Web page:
Why would anybody think that the independence of the central bank is at stake, says S C Garg

Laying to rest rumours that the government had asked for capital reserves from the Reserve Bank of India, S C Garg, Economic Affairs Secretary emphatically said in an interview with CNBC-TV18 that it was a 'figment of imagination'.

FP Staff November 25, 2018 01:14:56 IST
Why would anybody think that the independence of the central bank is at stake, says S C Garg

"I am looking for a reason why anybody would think that the independence of the central bank is at stake. This is a bit of a disappointment," said S C Garg, Economic Affairs Secretary in an interview with CNBC-TV18 on Saturday. He was referring to the Reserve Bank of India (RBI) deputy governor Viral Acharya's speech in the last week of October where he pitched for  "effective independence", of the RBI.

Delivering the A D Shroff Memorial Lecture, Acharya had said, "What matters is the effective independence with which these powers (vested in the Acts governing the RBI or any central bank) can be exercised in practice. Governments that do not respect central bank's independence will sooner or later incur the wrath of financial markets, ignite economic fire and come to rue the day they undermined an important regulatory institution," Acharya said.

Calling Acharya 'an excellent orator, an impactful speaker', Garg said, "We couldn't really understand the why of that speech".

Why would anybody think that the independence of the central bank is at stake says S C Garg

Economic Affairs Secretary Subhash Chandra Garg. Image courtesy: Twitter

Laying to rest rumours that the government had asked for capital reserves from the Reserve Bank of India, S C Garg, Economic Affairs Secretary emphatically denied the government had made that request to the RBI. He said that the government had done so was a 'figment of imagination'.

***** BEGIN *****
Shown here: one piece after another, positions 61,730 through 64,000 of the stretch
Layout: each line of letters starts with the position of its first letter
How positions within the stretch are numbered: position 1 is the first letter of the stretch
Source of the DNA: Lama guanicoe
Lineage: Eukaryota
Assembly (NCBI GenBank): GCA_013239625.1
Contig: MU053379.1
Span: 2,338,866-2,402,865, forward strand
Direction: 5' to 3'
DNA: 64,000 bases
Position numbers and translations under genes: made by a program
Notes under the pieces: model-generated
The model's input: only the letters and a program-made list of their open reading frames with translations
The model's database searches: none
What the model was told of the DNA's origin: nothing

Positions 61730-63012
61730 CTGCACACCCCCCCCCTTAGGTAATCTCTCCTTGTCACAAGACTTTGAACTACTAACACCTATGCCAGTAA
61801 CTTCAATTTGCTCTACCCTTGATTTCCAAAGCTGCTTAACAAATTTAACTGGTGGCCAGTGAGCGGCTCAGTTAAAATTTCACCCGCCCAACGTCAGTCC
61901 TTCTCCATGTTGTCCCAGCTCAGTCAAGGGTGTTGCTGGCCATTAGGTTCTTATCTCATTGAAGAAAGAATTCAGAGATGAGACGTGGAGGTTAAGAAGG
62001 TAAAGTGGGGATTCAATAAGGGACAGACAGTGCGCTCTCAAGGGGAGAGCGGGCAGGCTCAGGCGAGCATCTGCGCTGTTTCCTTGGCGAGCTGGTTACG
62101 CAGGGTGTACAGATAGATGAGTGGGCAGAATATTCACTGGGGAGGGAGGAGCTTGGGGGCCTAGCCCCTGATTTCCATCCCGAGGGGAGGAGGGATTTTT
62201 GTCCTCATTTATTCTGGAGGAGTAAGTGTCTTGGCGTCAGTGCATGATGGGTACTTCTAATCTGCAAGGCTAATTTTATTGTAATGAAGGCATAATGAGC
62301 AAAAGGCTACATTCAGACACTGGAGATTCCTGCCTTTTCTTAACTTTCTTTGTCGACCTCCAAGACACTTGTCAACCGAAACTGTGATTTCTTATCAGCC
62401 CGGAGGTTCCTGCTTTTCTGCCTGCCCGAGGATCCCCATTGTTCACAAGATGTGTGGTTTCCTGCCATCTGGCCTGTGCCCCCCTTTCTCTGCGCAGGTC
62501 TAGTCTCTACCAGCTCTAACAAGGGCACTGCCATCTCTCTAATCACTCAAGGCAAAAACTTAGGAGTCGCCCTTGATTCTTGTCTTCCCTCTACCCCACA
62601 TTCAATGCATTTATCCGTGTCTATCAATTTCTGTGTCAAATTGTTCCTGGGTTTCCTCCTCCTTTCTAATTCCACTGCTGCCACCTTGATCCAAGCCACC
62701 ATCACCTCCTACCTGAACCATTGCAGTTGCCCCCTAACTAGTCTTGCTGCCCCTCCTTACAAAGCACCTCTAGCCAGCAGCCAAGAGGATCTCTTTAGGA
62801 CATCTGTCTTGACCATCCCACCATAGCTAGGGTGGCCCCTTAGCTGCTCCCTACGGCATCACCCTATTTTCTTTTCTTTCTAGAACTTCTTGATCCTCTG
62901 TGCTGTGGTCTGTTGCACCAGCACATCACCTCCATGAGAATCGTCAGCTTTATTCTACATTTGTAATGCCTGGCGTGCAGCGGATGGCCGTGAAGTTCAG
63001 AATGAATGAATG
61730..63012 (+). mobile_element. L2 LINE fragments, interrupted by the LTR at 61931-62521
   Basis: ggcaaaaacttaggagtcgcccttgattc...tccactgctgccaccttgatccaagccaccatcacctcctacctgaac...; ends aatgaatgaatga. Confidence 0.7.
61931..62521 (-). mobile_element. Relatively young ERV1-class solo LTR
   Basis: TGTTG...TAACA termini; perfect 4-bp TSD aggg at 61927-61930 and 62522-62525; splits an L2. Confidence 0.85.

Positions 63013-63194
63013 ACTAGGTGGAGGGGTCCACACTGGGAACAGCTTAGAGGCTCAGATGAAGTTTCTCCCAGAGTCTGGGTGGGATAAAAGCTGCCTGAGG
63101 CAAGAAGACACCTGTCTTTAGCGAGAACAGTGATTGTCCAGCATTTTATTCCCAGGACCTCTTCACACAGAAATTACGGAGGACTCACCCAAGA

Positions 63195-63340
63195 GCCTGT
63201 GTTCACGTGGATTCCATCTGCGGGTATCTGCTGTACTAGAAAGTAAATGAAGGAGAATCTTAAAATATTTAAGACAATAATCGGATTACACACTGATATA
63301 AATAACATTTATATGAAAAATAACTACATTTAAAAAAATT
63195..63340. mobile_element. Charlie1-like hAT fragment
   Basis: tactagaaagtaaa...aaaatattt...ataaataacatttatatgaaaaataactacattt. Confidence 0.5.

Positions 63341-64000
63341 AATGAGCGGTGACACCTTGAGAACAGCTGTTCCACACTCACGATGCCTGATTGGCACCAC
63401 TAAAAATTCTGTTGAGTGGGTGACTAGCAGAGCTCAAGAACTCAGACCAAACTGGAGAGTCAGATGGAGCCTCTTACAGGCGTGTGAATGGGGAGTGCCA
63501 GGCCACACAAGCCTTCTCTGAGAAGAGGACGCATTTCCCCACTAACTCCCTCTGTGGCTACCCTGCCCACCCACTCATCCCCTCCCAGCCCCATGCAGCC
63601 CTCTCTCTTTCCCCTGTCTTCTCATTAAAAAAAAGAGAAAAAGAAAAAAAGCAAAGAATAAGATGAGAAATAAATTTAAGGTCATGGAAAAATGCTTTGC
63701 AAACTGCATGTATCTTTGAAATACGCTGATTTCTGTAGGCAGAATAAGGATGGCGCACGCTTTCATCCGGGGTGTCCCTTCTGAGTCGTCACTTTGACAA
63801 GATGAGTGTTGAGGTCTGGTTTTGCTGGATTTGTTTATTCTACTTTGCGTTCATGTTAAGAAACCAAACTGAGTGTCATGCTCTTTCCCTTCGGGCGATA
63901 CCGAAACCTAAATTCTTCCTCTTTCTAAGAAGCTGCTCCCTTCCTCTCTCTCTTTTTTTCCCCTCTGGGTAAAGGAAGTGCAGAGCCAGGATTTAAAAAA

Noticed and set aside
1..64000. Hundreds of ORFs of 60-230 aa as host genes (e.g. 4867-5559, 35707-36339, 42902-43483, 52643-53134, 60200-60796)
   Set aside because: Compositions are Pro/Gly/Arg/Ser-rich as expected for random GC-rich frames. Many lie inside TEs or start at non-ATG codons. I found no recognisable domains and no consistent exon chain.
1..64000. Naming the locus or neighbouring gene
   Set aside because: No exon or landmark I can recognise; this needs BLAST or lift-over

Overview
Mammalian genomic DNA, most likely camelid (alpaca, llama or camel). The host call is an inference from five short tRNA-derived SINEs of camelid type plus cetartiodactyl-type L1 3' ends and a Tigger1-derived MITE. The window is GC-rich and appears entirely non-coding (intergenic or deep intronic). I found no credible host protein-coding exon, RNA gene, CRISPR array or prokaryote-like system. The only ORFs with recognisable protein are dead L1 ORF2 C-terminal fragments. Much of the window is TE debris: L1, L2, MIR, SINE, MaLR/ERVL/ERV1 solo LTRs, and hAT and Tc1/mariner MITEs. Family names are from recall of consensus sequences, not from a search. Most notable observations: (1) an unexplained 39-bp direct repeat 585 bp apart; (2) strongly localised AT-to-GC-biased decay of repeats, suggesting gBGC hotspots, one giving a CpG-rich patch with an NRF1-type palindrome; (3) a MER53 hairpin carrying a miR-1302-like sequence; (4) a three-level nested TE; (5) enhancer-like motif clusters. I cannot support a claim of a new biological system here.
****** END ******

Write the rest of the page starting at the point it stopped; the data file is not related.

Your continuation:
He said: "There has been some misinformation [going] around that the government had asked for Rs 3.6 lakh crore of 3.1 lakh reserves. Not a single reference orally or in writing was ever made. It is  the figment of imagination, imagination running riot, reams of reporting and hours of discussion on something that is a non-existing subject. It was never asked".

Refuting that the government and the RBI were not working  in harmony, he said the RBI and the government are like 'Siamese twins and work together'.

He remarked that the economic capital framework of the RBI is excessively conservative. He also said there is a discussion for governance.

Regarding the invoking of Section 7 of the RBI Act, Garg said Section 7 is not a 'brahmastra or nuclear weapon as some have described," he said, referring to reports in the media. "It started this year as the Allahabad High Court said you start provisions under Section 7. There,  I am told (I have not seen myself) that the attorney of the RBI suggested you have consultation under section 7. So the consultative process started there. It was a consultation, " he said.

 

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